How does your garden grow? Community gardens are proving popular in Bemidji
BEMIDJI, Minn. -- A trio of public gardens have grown increasingly popular the past few years, with enthusiasts planting a variety of vegetables and flowers on an annual basis.
BEMIDJI, Minn. - A trio of public gardens have grown increasingly popular the past few years, with enthusiasts planting a variety of vegetables and flowers on an annual basis.
"I think they're all full now," Bemidji Parks and Recreation Director Marcia Larson said. "It does vary per year on how quickly they fill up, but they've been really well received by the community."
The summer of 2019 will mark a decade for the department in opening sections of city parks to residents for gardening. The first of the community gardens opened in Nymore Park in 2009, followed by another along Rako Street Southwest in 2013 and the third, titled Neighborhood Garden, located along 19th Street Northwest in 2016. "With the first one, there was already somewhat of a garden space in Nymore, with some irrigation already available," Larson said. "When I first started, I talked to the staff about it and they said at one point it was a community garden. I said, 'Let's revive this,' because they are really popular elsewhere."
The gardens are funded through a statewide health improvement plan, Larson said, and each of them has a shed that belongs to the city. The sheds allow residents to store their own tools and equipment, so gardeners don't have to haul their belonging to and from their plots.
The gardens are usually available from late May to October. Larson said the soil is tilled and amended in the fall and again in the spring right before they open. Rental fees for the garden plots range from $15 to $20 and $30.
"The fees don't cover all that we put into it. What we like is that when people pay the fee and put in an application with us, they are also kind of signing a contract with us," Larson said. "They agree to take care of their plot and weed it. The payment ends up to be more of a commitment."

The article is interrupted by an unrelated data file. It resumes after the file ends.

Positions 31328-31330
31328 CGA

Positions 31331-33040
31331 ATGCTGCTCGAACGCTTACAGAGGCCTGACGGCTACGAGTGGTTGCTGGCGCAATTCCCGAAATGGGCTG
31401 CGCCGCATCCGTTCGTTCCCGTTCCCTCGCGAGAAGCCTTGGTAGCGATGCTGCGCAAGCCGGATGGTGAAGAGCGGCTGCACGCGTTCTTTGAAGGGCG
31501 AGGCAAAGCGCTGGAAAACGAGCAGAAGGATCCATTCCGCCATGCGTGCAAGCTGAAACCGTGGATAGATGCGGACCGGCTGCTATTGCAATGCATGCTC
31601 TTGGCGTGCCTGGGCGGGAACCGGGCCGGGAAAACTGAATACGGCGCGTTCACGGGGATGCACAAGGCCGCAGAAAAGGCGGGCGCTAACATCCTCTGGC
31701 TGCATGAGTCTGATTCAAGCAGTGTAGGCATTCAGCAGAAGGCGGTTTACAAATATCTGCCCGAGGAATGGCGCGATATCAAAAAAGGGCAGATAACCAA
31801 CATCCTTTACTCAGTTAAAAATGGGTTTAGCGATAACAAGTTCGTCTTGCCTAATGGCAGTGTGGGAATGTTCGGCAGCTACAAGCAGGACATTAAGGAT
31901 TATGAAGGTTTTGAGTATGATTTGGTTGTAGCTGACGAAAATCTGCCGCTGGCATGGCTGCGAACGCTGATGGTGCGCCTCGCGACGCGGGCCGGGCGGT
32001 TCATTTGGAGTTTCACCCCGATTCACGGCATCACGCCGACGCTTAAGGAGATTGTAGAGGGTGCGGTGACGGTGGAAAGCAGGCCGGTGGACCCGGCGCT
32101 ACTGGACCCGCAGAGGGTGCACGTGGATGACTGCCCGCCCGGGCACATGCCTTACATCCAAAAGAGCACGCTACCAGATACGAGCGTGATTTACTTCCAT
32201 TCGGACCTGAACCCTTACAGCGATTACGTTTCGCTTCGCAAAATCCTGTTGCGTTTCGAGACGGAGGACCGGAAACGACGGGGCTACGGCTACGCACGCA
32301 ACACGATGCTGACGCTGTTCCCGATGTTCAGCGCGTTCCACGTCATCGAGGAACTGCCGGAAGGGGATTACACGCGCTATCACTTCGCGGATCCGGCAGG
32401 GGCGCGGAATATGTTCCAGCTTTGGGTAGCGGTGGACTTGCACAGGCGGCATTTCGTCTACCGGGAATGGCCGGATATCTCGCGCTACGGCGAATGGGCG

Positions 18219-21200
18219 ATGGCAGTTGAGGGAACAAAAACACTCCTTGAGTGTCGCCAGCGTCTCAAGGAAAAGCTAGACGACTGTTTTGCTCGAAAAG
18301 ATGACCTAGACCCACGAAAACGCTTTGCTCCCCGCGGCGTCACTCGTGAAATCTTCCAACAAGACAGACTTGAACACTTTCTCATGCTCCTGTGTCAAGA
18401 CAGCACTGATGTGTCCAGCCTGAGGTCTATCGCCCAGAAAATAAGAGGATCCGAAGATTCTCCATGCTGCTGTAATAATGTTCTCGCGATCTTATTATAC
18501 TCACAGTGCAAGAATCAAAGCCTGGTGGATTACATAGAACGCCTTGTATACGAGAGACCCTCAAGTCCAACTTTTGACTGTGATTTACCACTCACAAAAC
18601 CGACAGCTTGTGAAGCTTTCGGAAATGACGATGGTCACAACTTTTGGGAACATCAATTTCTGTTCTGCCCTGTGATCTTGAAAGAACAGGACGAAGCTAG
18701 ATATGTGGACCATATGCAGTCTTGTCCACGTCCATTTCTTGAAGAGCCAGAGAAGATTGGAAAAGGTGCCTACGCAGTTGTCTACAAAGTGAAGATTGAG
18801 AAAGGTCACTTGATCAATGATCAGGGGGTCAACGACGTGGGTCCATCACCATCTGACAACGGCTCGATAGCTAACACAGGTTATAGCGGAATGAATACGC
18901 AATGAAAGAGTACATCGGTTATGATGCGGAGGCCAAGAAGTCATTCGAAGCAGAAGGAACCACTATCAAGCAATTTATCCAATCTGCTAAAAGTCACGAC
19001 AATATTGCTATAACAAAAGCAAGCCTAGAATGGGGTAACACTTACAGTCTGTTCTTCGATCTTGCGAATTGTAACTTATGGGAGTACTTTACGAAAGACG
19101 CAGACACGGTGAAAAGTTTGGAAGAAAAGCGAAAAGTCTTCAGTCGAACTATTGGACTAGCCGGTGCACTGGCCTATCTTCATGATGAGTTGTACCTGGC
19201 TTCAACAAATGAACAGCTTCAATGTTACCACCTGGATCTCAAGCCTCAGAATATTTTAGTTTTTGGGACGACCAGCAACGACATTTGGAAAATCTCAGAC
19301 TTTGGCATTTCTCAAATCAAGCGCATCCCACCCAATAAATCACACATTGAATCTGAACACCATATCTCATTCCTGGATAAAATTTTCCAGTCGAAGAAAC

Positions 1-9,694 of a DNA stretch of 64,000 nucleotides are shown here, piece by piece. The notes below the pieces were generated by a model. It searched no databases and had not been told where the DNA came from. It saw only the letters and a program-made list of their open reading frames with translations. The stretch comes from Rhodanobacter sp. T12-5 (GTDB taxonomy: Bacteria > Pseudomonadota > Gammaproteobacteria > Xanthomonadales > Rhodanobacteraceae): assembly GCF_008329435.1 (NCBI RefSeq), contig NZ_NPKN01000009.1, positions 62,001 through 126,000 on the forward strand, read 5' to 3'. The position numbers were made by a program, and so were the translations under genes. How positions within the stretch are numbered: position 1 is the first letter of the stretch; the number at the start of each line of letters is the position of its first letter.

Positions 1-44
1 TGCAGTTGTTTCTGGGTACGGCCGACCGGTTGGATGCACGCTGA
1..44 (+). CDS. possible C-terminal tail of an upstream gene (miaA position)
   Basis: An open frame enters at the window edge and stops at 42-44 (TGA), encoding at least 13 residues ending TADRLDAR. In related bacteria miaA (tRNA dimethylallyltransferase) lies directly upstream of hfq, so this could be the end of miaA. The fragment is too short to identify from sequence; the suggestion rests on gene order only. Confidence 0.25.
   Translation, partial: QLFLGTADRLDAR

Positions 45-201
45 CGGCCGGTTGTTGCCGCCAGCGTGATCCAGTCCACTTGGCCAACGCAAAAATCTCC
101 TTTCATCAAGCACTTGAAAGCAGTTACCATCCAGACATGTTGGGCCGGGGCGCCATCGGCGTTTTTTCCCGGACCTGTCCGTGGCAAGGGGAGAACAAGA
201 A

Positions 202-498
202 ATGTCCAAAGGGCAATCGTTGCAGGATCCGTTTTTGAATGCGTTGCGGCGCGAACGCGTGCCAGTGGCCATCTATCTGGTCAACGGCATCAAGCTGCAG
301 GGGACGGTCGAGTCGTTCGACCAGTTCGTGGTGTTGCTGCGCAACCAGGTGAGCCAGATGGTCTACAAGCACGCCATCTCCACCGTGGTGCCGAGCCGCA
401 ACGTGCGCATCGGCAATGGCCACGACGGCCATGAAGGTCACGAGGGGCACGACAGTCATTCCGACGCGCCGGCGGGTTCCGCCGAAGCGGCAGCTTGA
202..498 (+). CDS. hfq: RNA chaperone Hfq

Most of the gardeners who do make the commitment are often those who don't have space at home, Larson said.
"Before we opened Rako, we did a survey and what we found is the people who don't necessarily have enough space in their own yard or live in an apartment are the ones who use them most often," Larson said. "What ends up being grown there varies person-to-person. At Nymore Garden for instance, we have four larger plots, and there you see people growing things that take up more space like corn or pumpkins. Other people at their spot grow flowers while others do peppers and cucumbers.
"It all depends on what people like and what they want to grow."
Jan Kuleta, who's been gardening at Rako since it opened, grows vegetables ranging from carrots to peppers, as well as lettuce and tomatoes. She said having the city asset has made gardening easier.
"It's within walking distance of my home and it's well protected from the four-legged animals. I can't grow anything (at home) because of the deer," Kuleta said. "The water they have is also really convenient. They take good care of it."
The techniques also differ on a regular basis, depending on the gardener, Larson said.
"Some prefer to mound and others don't, and then there are some who grow more flowers to try and mitigate bugs," Larson said. "Generally, I've found that the gardeners are a very social group, too. They'll share their produce and they'll weed together. They're a fun group to work with."